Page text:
However, it wasn’t until 1933, inspired by the new dawn of a new age of democracy and liberalism, and the 1911 Xinhai Revolution that ended the Qing dynasty and made China into a republic, that East Turkistan would form a republic of its own. 

Establishment of the Turkish Islamic Republic of East Turkestan on November 12, 1933, in Kashgar

Uyghur rule over their indigenous homeland would again be short-lived.

The Chinese warlord Sheng Shicai conquered East Turkistan in 1934 and initiated a reign of terror that left 200,000 dead Uyghurs and other Turks in its wake.

East Turkistan would rise up again in 1944, establishing a second republic that valued democracy, secularism, and pluralism. It lasted until 1949, when communist China, under the rule of Mao Zedong, invaded the country, once again extinguishing the light that was self-rule for the Uyghur people.

Mao Zedong

To this day, East Turkistan remains under Chinese rule, but the situation for the Uyghurs living there has rapidly deteriorated since 2014. In addition to colonizing what used to be the almost entirely Turkic region with ethnically Han Chinese citizens, the Chinese government has also imposed harsh restrictions on the social, cultural, and religious lives of Uyghurs. 

Anything from growing a beard, not drinking, having a prayer mat (which are all signs of devotion to Islam), to owning books about Uyghur culture and history, can be seen as a deviation from communist and Chinese principles. And such deviations have severe consequences.

Some three million Uyghurs and other Turkic peoples have been imprisoned in re-education camps, or as they should be called, concentration camps, to augment their adherence to the Chinese Communist Party and its vision. Those imprisoned live under the constant threat of physical and sexual violence, organ harvesting, and even summary execution.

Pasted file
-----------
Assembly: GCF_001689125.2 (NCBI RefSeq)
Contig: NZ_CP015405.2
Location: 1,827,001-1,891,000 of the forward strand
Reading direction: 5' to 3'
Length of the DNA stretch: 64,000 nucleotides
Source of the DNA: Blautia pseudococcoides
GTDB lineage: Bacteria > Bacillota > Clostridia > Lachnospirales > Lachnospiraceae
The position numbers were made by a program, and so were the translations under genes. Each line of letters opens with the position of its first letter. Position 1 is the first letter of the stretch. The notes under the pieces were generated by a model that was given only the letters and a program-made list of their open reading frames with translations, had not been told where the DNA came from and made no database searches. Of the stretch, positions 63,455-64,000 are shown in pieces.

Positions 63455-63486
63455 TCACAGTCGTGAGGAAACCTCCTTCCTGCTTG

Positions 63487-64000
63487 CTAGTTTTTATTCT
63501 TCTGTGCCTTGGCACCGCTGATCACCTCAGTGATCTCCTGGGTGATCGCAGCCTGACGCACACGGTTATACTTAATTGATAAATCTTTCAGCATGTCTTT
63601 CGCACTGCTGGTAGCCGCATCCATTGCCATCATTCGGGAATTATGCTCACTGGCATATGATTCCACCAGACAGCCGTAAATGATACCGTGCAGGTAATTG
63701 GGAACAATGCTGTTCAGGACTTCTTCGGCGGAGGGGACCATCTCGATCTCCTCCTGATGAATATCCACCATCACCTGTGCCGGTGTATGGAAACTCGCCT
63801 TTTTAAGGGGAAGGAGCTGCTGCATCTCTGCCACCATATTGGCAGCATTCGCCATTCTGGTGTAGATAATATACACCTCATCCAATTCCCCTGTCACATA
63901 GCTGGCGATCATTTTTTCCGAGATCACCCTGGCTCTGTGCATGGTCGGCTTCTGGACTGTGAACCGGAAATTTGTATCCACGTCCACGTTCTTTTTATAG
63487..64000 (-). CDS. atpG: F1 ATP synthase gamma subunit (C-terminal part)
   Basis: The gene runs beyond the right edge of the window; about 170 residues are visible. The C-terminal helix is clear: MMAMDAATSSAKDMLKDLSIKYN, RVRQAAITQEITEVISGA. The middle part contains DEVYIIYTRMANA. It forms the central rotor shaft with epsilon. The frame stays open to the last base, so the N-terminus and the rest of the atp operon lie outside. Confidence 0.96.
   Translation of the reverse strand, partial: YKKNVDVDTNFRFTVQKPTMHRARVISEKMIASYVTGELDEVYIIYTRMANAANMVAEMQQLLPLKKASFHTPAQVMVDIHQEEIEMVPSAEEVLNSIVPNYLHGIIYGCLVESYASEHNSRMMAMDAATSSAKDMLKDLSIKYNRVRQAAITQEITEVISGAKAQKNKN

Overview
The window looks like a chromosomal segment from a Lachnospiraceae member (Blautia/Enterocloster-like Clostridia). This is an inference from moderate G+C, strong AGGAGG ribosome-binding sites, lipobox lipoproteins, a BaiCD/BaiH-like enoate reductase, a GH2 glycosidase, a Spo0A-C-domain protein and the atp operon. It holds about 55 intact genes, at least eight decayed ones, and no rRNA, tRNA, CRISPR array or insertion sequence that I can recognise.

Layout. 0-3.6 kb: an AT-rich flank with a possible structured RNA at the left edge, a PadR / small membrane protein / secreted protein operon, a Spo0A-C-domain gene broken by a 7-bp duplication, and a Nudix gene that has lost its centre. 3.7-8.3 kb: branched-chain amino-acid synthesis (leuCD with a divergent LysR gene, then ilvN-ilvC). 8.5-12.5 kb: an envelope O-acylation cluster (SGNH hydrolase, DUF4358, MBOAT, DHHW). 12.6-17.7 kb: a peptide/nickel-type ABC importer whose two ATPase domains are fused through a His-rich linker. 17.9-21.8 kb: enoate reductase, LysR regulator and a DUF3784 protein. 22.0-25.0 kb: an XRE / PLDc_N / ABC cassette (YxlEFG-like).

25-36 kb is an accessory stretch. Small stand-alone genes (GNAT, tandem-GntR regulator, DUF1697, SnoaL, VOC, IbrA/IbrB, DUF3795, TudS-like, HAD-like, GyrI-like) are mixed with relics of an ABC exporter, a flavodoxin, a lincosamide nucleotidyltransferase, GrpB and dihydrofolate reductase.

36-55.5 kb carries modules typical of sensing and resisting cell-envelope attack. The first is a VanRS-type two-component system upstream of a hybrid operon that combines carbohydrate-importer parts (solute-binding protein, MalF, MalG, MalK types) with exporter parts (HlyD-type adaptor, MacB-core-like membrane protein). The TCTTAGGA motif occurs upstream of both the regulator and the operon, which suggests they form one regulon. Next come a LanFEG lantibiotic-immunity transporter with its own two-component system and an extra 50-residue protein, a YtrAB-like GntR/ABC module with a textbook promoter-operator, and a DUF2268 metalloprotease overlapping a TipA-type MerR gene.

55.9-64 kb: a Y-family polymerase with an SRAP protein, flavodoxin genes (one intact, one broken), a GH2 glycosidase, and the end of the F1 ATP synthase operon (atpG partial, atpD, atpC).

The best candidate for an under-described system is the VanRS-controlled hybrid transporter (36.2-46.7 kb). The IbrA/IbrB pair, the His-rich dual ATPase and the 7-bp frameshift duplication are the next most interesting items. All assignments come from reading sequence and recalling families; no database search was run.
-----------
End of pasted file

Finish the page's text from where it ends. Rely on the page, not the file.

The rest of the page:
A Xinjiang ‘reeducation’ camp

Furthermore, in pure Orwellian fashion, the government has placed security cameras in private residences in East Turkistan, and forcibly collected some 36 million people’s DNA, voiceprints, and retina scans.

China has also forcibly separated children from parents, and possibly most abhorrent, has engaged in a policy of forced abortions and sterilizations on Uyghur women, affecting millions.

Like the Pharaoh of Exodus, fearing the growing number of his slaves, cast every Hebrew boy into the Nile, General Secretary Xi Jinping has repressed the Uyghurs’ ability to reproduce to the point where Uyghur birth rates in East Turkistan have declined by 60% between 2015 and 2018.

Xi Jinping

There is no other word that can appropriately describe what is being perpetrated in East Turkistan other than genocide, and the Chinese are arguably further along in the genocidal process now than the Nazis were in 1936. Despite this, the world has chosen to turn a blind eye to this tragedy. This includes, and especially so, the Islamic world. 

The Arab League and the Organization of Islamic Cooperation have decided to ignore the cries of their Muslim brothers and sisters in favor of benign economic and political relations with China. The Turkish president, Recep Tayyip Erdoğan, has even gone as far as claiming “it is a fact that the people of all ethnicities in Xinjiang are leading a happy life amid China’s development and prosperity.”